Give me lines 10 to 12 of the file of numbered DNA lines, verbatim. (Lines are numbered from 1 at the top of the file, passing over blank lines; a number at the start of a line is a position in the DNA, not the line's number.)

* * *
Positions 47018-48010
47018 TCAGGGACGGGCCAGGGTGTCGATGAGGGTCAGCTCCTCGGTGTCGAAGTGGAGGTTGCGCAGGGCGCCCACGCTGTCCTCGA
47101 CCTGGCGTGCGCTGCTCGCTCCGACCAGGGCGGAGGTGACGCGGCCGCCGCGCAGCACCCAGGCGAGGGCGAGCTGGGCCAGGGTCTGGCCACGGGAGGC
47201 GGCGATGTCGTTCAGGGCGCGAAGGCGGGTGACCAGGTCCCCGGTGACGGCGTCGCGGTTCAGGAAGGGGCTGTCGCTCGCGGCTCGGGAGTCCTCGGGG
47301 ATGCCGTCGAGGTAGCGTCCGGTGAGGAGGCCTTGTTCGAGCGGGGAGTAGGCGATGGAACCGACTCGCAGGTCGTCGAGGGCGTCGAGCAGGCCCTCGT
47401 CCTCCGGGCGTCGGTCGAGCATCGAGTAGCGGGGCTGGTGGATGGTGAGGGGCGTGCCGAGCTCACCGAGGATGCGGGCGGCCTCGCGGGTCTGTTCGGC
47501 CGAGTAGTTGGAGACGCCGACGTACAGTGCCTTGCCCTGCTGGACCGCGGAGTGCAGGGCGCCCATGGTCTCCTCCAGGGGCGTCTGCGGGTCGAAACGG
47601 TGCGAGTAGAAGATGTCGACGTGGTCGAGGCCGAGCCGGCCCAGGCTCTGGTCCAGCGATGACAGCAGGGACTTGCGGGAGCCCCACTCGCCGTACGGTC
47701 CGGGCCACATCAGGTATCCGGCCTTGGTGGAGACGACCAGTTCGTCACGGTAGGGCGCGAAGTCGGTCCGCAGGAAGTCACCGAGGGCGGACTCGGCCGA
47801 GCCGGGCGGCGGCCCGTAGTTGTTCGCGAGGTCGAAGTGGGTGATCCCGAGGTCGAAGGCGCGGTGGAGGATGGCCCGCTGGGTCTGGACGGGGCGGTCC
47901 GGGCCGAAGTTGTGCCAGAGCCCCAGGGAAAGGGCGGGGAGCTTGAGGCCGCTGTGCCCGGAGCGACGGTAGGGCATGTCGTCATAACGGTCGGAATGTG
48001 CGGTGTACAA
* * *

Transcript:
47801 GCCGGGCGGCGGCCCGTAGTTGTTCGCGAGGTCGAAGTGGGTGATCCCGAGGTCGAAGGCGCGGTGGAGGATGGCCCGCTGGGTCTGGACGGGGCGGTCC
47901 GGGCCGAAGTTGTGCCAGAGCCCCAGGGAAAGGGCGGGGAGCTTGAGGCCGCTGTGCCCGGAGCGACGGTAGGGCATGTCGTCATAACGGTCGGAATGTG
48001 CGGTGTACAA